Dementia Communication Tips That Actually Work

Dementia Communication Tips That Actually Work

Seniors with dementia often struggle with communication, especially in the later stages of the disease. Common communication issues include struggling to find the right word in conversation, finding it difficult to complete a train of thought, and repeating the same sentence or thought multiple times throughout the conversation. These issues can be hard to cope with at first, especially since this is your loved one. However, it’s important to stay positive and learn new strategies to effectively communicate. Here are 5 tips that actually work, provided by our memory caregivers in Gloucester County.

Tip #1: Making an optimal environment for communication. Set the tone for good communication to happen by ensuring that you and your loved one are in a quiet and calm space. Also, turn off any loud or visually distracting devices like TVs, computers, radios or bright overhead lights. Busy, stimulating spaces are harder for people with dementia to navigate, especially if they are trying to focus on a specific train of thought.

Tip #2: Ensure all their needs are met beforehand. Has dad eaten lunch yet? Did mom take her morning pills? It’s important that your loved one’s personal and medical needs are met before attempting to have any constructive conversations. If your loved one is hungry, or worse – in pain, it can be very difficult for them to pay attention to the task at hand.

Tip #3: Clear your schedule so you have enough time. Patience is key when it comes to communicating with your loved one with dementia. If you’re feeling rushed to get to another commitment, it’s easy for your patience to wear thin. With that said, plan your day accordingly – take care of other commitments before sitting down and having quality time and communication with mom or dad.

Tip #4: Prepare conversation topics and put yourself in their shoes. Think about previous conversations that went over well with mom or dad – why did they go so well? Was the conversation about a beloved long-term memory like mom hosting for the holidays? Or was the conversation successful because you really engaged with what dad was saying, even if it wasn’t necessarily true? It helps to prepare conversation topics ahead of time that you know will have a positive impact on your loved one. It also helps to really think about what you would need from a conversation to feel validated, i.e. positive body language like more eye contact or nodding in agreement.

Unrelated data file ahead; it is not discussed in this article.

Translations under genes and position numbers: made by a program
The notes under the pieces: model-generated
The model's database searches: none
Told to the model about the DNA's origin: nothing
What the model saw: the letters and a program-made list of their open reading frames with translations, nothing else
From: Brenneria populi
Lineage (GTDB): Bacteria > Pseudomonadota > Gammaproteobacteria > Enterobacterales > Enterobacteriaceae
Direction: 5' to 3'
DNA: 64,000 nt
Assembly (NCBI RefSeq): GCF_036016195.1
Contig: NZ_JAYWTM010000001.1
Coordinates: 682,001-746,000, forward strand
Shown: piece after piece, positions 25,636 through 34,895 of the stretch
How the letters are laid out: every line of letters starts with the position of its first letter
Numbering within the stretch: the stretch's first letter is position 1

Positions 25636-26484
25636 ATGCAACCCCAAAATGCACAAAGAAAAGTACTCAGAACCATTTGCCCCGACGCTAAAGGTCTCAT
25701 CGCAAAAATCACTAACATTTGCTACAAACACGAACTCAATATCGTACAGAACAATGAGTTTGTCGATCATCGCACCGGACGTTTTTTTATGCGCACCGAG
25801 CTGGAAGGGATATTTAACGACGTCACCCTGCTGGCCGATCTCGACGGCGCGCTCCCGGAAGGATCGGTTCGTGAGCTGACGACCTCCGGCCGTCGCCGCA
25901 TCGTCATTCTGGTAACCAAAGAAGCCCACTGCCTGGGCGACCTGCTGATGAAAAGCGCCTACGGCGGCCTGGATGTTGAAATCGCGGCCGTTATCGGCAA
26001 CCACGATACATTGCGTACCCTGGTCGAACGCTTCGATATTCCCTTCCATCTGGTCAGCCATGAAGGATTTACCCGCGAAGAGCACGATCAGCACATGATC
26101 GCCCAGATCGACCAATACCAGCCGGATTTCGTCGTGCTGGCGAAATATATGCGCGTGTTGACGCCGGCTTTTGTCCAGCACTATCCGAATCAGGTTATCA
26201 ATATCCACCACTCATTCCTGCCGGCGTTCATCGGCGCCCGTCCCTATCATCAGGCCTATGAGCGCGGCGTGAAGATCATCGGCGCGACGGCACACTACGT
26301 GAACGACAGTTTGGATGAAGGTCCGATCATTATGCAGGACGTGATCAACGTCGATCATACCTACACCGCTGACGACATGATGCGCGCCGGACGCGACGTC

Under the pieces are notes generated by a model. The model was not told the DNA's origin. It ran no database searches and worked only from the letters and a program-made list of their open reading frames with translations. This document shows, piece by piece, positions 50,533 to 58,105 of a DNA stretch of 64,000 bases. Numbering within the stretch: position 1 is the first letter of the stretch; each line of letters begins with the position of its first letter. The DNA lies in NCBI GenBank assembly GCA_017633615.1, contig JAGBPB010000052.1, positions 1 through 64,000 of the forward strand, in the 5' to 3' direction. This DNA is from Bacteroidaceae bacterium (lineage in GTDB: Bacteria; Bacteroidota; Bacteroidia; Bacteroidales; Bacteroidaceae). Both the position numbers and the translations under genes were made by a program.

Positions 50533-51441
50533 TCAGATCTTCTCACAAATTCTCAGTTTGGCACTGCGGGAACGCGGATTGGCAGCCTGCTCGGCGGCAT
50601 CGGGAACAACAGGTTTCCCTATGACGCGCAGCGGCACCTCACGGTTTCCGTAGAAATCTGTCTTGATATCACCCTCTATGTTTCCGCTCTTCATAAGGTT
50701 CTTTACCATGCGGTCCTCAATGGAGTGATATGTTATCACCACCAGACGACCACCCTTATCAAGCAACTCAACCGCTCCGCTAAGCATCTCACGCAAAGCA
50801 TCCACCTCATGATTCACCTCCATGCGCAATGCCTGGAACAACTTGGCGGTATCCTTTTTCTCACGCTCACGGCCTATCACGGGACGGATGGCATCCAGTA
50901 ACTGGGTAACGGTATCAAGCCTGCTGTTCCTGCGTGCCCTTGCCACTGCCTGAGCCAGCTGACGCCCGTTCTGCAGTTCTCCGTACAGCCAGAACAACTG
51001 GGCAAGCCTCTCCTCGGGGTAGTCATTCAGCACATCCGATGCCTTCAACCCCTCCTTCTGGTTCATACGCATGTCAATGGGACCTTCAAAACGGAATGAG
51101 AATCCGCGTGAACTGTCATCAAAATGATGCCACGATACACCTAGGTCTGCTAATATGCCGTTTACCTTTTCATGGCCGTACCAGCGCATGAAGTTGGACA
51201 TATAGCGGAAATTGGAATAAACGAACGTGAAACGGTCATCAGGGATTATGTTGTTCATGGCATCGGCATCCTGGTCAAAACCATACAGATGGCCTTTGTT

Tip #5: Positive reinforcement. If your loved one is talking up a storm and then stops suddenly, gently encourage them to keep going through verbal and non-verbal cues. As mentioned above, be conscious to make more eye contact or nod here and there. If they seem frustrated, for example, if they can’t find the right word for something, ask them to describe the object instead. Whatever cue you decide to take, keep your cool and try to stay positive. Even if your loved one becomes upset and you’re not sure how to stay positive, just show you’re really listening. After they express their concerns, reiterate you are there for them no matter what – because after all sometimes all we really need is for someone to listen.

Dementia support for seniors in Gloucester County

It’s not easy to care for a loved one with memory loss without any support, especially if your loved one’s condition worsens and is beyond your repertoire of knowledge. It truly takes a village to care for a loved one with dementia, and sometimes the best care can no longer be provided at home.

At Pitman, our Tapestries® memory care neighborhood has welcoming, dementia-safe apartments where seniors are encouraged to enjoy their hobbies, release their tensions, and have meaningful conversations every day. Our security personnel, as well as Life Enrichment Team Specialists, are on site 24/7 to ensure your loved one has the best care at all hours of the day.

If your loved one is showing early signs of dementia and you are having difficulty caring for them, please call 856-369-3092 to find out whether a move to a dedicated memory care community is the right option. To learn more about advanced memory care in Gloucester County, please contact United Methodist Communities at Pitman or visit our website at:

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